Llew's Reviews

Archive for May, 2006

Book #28 PostSecret by Frank Warren

Monday, May 29th, 2006 by Miss Laura

Since I discovered the website, I’ve been addicted to PostSecret. Thus, I got the book when it first came out but just got around to reading through the entire thing (opposed to just flipping through it). I’m quite excited that there’s another book coming out this autumn – huzzah.




Book #27 Interpreter of Maladies by Jhumpa Lahiri

Monday, May 29th, 2006 by Miss Laura

Guess what everyone is getting for Christmas for this year?

I’ve always been a little wary of short stories until I discovered Lorrie Moore who I adore with a passion. There’s something about the emotional blows she can deliver within the span of one paragraph that jar me so completely that I have to love her. After discovering Moore, I was excited to read other short stories thinking maybe I had just been missing it all these years. However, after searching I just couldn’t find another contemporary author who held a candle to her. That is until I came across this find. I ordered it a year ago (after I finished reading Lahiri’s novel, “Namesake”), but since I’m not in charge of book orders I wasn’t able to get my grubby hands on it until this weekend.

As much as I liked “Namesake,” it wasn’t anything but a mildly interesting tale compared to her skill at the short stories in this collection. Some of them were absolutely breathtaking in their execution. I’m trying to think of my favorite, but am having trouble deciding on one. Just read them all.




Book #26 The Coma By Alex Garland

Saturday, May 27th, 2006 by Miss Laura

As if I could pass up a book which Kristen said this about:

“Reminded me of Dostoevsky ‘Notes from the Underground.’ The basis of the story is that there is a man who is in a coma and he’s trying to come out of it. Very surreal, existential kind of book.”

Having been underwhelmed by Garland’s “The Beach”, I would have never given him a second chance if it had not been for Kristen’s review. However, Notes From The Underground is one of my favorites so there’s no way I couldn’t take the bait.

There’s not too much for me to add except for that each chapter of the book begins with a black and white illustration (done by Nicholas Garland) which is so dark that a faint version of it can be seen through the page which has it ending each chapter as well. It added to the strangeness of the story, and was excellently executed. The story was quite unsettling, yet once I started it I couldn’t put it down even though I had picked it up with only the intention of skimming it for a second.




Book #25 Water For Elephants by Sara Gruen

Saturday, May 27th, 2006 by Miss Laura

After hearing other booksellers rave about this book and request so many advanced readers copies, that the publisher ran a reprint of the ARC (which I didn’t even know publishers did) and seeing it voted as the top pick in the most recent Book Sense 76 listing, bookshop girl duty forced me to read this novel.

This novel masters the point of the prologue. From it, the reader believes they know the story arc and the pivotal plot point. Then, when the story finally reaches the place already descriped in the prologue it turns what you think happened on its head. It’s incredible. And although I would never consider it a great classic of literature for that point alone it’s a worthwhile read. Plus, it involves a circus! I’m a sucker for books where a distraught teen joins a circus to escape their troubles. (See: Amanda Davis’s “Will You Miss Me”)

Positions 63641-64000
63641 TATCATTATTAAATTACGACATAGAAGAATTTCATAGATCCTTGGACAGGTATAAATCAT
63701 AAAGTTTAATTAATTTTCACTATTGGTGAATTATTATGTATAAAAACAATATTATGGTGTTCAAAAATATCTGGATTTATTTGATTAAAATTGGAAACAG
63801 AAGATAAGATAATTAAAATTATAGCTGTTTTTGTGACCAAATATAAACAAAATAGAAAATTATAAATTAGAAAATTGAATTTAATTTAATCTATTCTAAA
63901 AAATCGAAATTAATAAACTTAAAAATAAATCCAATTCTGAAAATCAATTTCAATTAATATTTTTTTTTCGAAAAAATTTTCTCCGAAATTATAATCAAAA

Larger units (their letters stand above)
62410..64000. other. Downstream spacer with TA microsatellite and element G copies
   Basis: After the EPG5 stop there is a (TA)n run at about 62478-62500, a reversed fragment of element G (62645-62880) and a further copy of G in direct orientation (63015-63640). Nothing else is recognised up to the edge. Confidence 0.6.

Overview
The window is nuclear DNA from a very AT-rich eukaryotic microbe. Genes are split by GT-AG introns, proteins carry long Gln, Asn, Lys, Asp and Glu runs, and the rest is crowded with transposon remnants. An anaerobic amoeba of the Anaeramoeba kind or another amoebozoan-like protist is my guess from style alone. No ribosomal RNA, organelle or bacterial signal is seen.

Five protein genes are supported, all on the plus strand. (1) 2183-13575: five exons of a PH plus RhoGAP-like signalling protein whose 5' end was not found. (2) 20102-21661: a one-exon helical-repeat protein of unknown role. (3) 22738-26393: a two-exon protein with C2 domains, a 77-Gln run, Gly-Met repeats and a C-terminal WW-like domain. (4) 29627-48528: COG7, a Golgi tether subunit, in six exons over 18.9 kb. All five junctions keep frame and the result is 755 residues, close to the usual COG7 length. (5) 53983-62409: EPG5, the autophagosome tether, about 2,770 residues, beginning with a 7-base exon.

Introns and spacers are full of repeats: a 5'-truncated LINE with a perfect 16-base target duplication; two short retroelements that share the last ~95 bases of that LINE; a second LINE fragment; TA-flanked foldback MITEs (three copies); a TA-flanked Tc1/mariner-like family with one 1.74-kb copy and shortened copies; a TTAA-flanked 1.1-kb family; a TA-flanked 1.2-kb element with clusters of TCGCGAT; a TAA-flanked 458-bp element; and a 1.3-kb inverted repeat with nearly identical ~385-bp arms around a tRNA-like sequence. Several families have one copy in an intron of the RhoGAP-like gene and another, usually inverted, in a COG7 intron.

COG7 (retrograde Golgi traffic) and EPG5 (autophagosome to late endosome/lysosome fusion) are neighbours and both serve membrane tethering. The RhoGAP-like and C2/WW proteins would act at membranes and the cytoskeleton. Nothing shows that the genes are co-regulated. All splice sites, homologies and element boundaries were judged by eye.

I have no idea why there aren’t enough books with that storyline to make it its own genre. Circus fiction. Tell me you wouldn’t gravitate toward THAT section in a bookstore?!

Also, this book helped me answer one of my life’s biggest questions: What do I want to be when I grow up?

The answer:
elephantgirl.jpg




Book #24 The Kite Runner by Khaled Hosseini

Monday, May 22nd, 2006 by Miss Laura

I’m sure you will be completely shocked to discover that the Manchester, New Hampshire airport does not have a wealth of reading material in their bookshop. However after finding myself stuck for five hours because of flight delays, I was a little desperate myself. It was between The Kite Runner and a Lavryle Spencer slice. I took The Kite Runner and scampered before anyone could rip it from my grubby hands and I was forced into a conversation with the middle-aged man wearing the “I’m Huge In Japan” t-shirt who was sitting beside me.

It focuses on, Amir, a young awkward bookish wealthy(ish) boy in Afghanistan who yearns for the affection of his athletic socially celebrated single father and who mistreats his loyal heartbreakingly sincere best friend who Amir can never consider a friend due to social classes and standing. Eventually, he drives the best friend away through an act of childhood cowardness and moves to America with his father before the Russians descend upon his country. When he returns, after Russia has been replaced with the evil Taliban, he finds not only his childhood home but all of the main characters from his childhood destroyed.

Basically, it’s a middle eastern male soap opera that tugs at your heart strings like nothing else. All it’s missing is Susan Lucci in a burka shaking her fist at a closed door saying, “You will be mine, Amir! You will be mine!”